Hi David

I run and cycle; having been doing so for years….more of a recreational person…aims to complete not compete…

in the last Standard Charter marathon…i had extreme pain on the outer part of my leg. And it would go away when i walked and then when i jogged it would come back after about 100 meters and i did that for the last 10km of the marathon…pain came at about 26km

I did a run a few days later…because i felt fine…..was fine for first few km and then pain came back after about 3km…

so i thought i would ride…did a round island on Sunday, great pain but only at the 110km mark…both knees this time, same place …outer medial part of knee…i could not even pedal…i have been riding for years, mtb and road never ever experienced this…

had no problems whilst riding until last Sunday…prior to that i did a Tour de Bintan (1st day / stage 150km, next day / 2nd stage 73 km and afternoon 3rd stage 38km…Never did such a grueling ride…had no pain during or after the event.

all said i am wondering whether you know what it could be, based on info provided…..oh yah…during the ride i had great pain only at my lower back or upper part of my butt….thought it could be my riding style because the tour de Bintan was damn hilly, nothing but up and down the whole course….and during my ride last Sunday…no hills, hardly, but still that butt / lower back pain…

Please advise thanks


Answer :

I believe your troubles stem from an overuse issue in your gluteus, causing a lack of force partnership support to the Tensor fascia lata (TFL). As the TFL contracts it pulls on the Iliotibial track of cartilage that inserts on the lateral side of the knee.

During you efforts to complete the marathon you were slowly depleting your applied neurological muscular engagement pattern with each step. Unfortunately your gluts may not be fully part of your existing kinetic physiology and or were somewhat pre-exhausted from the demands required in Bintan. Thus when the system in use got to the point of failure, your gluts were forcibly fully recruited and engaged to help propel you.  If this is the case they were not accustom to doing this much work and have become depleted in their ability to provide future support until they are fully recovered.

How does this affect your ITB you may ask?

The answer is in several ways:

As the Gluts work they slowly contract, please note that the gluts actually connect to the Iliotibial track at the base of its insertion point onto the pelvic cradle. So when they fully contracted from extensive unfamiliar  forced recruitment, the result was a pull on the iliotibial track that inserts into the lateral side of the knee. The pull is what causes the pain at its insertion since the force is starting from the origin and connection point to the Gluteus Maximus. The continued pain you now feel in the upper part  of your buttocks  and lower back is due to the fact that these muscles, the gluteus medius and the Quadratus Lumborumare are now being asked to provide extra work to support the already failed gluteus maximus. And since these muscles are not accustom to this additional taxation, they too are failing and suffering from over usage as well.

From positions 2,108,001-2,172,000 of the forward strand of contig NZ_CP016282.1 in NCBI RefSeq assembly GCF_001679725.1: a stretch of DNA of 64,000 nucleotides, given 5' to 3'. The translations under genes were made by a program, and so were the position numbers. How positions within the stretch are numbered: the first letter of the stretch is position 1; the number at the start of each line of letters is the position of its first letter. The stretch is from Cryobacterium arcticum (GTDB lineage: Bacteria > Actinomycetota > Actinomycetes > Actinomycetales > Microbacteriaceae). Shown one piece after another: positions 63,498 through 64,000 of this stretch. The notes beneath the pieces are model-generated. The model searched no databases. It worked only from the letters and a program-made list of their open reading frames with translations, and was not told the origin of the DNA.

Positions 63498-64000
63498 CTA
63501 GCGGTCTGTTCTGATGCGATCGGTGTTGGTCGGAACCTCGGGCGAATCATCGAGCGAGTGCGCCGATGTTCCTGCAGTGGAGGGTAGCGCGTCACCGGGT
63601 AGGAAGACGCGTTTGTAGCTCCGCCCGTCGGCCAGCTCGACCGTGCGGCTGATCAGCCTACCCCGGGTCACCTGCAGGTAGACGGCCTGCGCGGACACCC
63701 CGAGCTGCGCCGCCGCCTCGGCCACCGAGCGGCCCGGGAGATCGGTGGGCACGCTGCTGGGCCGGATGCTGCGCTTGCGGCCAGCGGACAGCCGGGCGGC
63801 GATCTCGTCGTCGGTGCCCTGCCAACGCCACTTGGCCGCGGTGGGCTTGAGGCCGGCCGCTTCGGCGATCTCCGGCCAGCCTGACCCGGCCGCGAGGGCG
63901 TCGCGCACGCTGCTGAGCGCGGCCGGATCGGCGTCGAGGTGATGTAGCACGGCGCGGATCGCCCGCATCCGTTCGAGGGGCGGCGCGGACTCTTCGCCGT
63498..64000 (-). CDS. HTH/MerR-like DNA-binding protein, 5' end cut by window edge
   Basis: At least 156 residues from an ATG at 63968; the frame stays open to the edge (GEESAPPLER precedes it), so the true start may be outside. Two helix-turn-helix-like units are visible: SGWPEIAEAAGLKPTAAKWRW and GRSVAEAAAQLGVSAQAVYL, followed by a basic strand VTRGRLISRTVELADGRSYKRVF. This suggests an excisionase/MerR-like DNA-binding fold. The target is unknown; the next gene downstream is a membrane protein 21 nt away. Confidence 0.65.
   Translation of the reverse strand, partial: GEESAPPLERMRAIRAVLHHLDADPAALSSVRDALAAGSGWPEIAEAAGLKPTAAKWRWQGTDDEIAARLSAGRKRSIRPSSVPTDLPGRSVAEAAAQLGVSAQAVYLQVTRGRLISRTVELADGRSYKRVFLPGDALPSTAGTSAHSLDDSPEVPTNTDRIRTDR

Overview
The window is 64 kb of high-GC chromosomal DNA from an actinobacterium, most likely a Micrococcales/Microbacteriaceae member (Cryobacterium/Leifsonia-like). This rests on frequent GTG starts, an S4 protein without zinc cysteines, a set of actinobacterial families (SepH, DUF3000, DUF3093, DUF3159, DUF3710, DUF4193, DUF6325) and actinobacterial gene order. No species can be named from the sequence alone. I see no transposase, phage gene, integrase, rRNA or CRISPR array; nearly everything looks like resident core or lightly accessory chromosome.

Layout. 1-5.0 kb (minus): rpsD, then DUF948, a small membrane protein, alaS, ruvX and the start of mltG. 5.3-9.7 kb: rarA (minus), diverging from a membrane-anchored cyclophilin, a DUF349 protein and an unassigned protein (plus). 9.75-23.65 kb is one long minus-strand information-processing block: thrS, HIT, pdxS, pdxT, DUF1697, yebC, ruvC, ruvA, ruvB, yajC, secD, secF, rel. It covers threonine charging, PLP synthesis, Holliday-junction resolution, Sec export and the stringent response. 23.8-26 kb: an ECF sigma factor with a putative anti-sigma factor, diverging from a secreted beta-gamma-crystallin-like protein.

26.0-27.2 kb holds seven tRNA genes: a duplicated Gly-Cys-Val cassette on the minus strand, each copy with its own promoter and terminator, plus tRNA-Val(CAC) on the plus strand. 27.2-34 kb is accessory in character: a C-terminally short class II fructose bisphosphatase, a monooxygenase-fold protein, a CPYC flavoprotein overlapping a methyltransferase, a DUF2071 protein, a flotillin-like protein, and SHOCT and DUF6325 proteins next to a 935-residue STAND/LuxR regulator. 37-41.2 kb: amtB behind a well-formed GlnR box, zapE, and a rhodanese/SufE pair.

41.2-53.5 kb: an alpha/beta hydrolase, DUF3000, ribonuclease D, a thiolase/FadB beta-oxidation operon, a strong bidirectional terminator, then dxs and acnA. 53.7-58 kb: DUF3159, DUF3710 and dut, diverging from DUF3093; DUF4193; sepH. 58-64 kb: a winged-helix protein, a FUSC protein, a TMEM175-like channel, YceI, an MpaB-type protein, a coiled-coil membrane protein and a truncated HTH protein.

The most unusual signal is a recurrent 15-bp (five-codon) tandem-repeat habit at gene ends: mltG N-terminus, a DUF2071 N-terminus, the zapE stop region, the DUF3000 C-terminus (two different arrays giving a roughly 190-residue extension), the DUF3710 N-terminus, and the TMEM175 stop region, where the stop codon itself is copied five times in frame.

The Tensor fascia lata (TFL) is in fact the direct muscle connecting to the iliotibial track and the main root of your discomfort.  Once again as it contracts from overuse and due to lack of support from its force partner gluteus Maximus. It has an intense effect on the IT band, as it has a direct connection and relationship with this track of cartilage.

As a whole, cycling does in fact demand the full engagement of the TFL. It is merely intensify with the “aggressive” nature of the position. The more “aggressive” the position is, the more work the TFL is required to perform and thus greater demands are required by its force partner, Gluteus Maximus

Please note that all muscles have a direct force partner in which it relies on to help protect it. As one fails, the other one is then forced to work harder which has its own negative effect on our systems. Forced partnership is one of the topics that I explain and additionally help to tutor my fit clients to create equality of engagement, maximization of muscles recruitment and methods of perhaps to help prevent future injuries such as the one you are experiencing now.

I have attached several photos for your review to help you visualize the cause and effects of your issues. Short term I would suggest that you let your body fully recover by ceasing all exercises and strenuous activities. Enjoy sleeping in and generally take it easy for a few weeks then start back slowly with light riding. Long term, a bicycle fitting and continued education are vital for a long lasting and enjoyable athletic vocation.

Additionally, the position required for peak performance on a hilly ride such as Bintan, is very different to that of the flat terrain of SG.  This I why I always invite our clients to return for a fit adjustment prophylactically as their, goals, frequency, duration and or the terrain to be ridden changes so we can make the appropriate adjustments to ensure the riders comfort, sustainability, power and safety are all at the pinnacle of consideration

I hope this helps you to understand the sensations you are feeling.  Please feel free to reply with any and all additional questions you may have in the future.

This post was written by: DGG

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